“...And we’ve been obsessed with their wines ever since”
When Dylan and Kirby from the Sometimes Always team visited Glaetzer-Dixon a few years ago while in Hobart, you best believe the rest of us heard about their experience. The design of the tasting room. The tour of the facility. How nice Nick Glaetzer was and how good the wines were. In Kirby's own words: “and we’ve been obsessed with their wines ever since”. It doesn't really do it justice. Glaetzer-Dixon produce wines that are simple, expressive, very well-regarded and yet, humble.
It’s truly a passion project that has been carried through and executed from the product on the shelf to the experience on site. And it sparks passion in others who stumble upon it. Clearly.
Grapes for Glaetzer-Dixon wines are sourced from approximately a dozen Tasmanian growers, from Coal River and Derwent valleys in the south and Tamar Valley in the north. Many of the vineyards were some of the first planted in Tasmania when the wine industry was first established in the 1970s, under the guardianship of those same growers. Moreover, Glaetzer has planted his own 12ha vineyard at Tea Tree in the Coal River Valley, with the first harvest expected in 2021.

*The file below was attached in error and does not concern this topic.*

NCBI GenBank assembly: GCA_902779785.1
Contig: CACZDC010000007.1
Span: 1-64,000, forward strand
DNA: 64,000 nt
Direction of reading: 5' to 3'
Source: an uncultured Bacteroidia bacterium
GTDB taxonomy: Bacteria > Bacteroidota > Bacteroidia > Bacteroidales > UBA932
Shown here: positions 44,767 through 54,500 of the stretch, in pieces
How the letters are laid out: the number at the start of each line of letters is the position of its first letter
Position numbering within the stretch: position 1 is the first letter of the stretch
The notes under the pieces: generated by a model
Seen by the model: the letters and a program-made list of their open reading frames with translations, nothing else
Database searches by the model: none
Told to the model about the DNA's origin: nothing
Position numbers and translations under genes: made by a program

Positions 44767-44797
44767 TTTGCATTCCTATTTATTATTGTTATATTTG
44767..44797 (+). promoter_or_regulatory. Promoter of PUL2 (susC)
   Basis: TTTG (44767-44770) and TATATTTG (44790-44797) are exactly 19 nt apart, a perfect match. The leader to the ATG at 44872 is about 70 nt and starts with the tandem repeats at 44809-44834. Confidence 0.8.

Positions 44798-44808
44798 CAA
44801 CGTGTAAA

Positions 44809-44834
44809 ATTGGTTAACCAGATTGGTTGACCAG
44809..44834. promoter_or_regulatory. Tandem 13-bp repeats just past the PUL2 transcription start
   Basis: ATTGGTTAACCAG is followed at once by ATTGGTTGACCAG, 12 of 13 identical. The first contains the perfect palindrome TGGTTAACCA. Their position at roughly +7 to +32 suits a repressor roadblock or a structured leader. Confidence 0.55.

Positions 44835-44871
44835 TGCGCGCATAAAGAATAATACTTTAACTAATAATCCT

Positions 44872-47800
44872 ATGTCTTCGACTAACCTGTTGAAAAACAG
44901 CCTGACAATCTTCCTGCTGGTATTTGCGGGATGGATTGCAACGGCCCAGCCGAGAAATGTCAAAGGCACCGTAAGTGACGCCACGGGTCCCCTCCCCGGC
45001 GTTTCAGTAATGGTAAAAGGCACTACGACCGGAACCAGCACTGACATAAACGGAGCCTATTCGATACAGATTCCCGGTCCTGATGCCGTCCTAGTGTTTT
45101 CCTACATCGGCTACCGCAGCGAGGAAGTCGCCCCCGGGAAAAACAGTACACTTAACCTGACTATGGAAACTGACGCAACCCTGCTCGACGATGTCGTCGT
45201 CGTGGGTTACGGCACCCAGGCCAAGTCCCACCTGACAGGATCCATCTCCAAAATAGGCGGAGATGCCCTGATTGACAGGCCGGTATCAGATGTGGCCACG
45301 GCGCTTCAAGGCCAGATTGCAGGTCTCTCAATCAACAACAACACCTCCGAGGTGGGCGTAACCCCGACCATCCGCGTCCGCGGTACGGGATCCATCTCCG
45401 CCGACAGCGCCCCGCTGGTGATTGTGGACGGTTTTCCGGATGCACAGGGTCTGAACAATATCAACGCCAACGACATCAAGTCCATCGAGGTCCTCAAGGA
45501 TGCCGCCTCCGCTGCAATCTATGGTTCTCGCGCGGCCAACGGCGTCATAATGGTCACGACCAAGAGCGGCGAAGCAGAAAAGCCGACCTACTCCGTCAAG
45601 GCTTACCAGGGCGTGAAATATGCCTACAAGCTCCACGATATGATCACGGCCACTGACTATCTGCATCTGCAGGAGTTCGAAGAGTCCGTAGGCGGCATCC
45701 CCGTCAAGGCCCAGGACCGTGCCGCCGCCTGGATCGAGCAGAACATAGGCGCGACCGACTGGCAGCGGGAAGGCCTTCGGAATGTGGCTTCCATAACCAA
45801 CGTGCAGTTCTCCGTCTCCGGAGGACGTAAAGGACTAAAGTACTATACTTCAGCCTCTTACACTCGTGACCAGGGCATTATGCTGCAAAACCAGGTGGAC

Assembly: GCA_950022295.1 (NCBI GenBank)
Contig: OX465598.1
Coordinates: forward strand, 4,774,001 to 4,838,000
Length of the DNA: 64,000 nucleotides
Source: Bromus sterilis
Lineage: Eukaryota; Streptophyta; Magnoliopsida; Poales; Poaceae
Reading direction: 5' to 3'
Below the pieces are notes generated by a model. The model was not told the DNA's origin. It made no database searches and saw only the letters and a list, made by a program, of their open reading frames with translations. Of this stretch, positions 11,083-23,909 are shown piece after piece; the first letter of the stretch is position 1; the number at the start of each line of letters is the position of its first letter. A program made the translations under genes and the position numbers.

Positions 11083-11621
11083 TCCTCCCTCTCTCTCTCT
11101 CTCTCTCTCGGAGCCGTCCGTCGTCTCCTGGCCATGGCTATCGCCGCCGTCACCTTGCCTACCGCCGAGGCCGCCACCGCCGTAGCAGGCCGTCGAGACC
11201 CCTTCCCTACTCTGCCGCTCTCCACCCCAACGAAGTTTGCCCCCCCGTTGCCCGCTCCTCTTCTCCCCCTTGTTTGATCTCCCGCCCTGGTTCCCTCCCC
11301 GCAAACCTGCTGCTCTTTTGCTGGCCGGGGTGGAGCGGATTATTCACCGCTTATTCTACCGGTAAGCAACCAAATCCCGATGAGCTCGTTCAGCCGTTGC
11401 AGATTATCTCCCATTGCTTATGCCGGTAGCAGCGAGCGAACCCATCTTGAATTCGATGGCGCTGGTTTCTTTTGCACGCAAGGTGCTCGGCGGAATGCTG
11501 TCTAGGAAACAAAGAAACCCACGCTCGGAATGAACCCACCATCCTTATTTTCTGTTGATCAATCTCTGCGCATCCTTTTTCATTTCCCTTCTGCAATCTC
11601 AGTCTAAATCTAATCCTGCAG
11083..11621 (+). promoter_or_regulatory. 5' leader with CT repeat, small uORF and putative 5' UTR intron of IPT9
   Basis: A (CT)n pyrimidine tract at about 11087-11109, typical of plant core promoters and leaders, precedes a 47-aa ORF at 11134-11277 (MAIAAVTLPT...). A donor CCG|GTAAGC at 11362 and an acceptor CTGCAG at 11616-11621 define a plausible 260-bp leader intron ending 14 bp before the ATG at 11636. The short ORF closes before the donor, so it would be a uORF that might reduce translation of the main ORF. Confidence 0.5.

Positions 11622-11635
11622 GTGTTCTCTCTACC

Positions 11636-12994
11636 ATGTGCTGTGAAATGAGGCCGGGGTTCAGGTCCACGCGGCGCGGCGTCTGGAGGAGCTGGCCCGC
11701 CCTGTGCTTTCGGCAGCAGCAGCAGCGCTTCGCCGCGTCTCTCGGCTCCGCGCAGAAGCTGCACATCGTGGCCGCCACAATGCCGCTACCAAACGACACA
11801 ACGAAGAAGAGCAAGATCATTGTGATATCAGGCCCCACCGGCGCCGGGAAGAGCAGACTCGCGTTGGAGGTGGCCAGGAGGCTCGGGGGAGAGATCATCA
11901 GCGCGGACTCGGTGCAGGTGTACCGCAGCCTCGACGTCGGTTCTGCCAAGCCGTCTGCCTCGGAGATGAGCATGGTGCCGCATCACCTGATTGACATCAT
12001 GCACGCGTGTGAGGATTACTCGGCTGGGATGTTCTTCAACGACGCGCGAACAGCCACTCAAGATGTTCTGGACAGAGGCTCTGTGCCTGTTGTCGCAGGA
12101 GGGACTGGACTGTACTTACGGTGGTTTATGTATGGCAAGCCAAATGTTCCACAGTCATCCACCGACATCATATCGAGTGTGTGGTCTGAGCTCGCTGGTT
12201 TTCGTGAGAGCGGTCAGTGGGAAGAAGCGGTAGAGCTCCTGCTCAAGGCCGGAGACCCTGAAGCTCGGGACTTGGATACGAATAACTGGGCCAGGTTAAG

Throughout Nick Glaetzer’s worldly travels, he has picked up local knowledge and methods from the regions he’s worked in that he’s adapted, whether it be in the vineyard, harvest day or in the winery. In the winery, Glaetzer has introduced some techniques that add a depth to the wines not always seen in the region, including incorporating stalks in ferments, co-fermentation with Pinot Gris, carbonic maceration, cold soaking and post-ferment maceration for his Pinot Noir winemaking. Given his worldly experience, it’s no surprise that the oak he imparts on his wine is sourced from all over. French oak barriques sourced from coopers in Burgundy, Nièvre, Cognac, Rhône Valley and Barossa Valley all have their place in the Hobart winery and influence over particular wines in the Glaetzer-Dixon stable.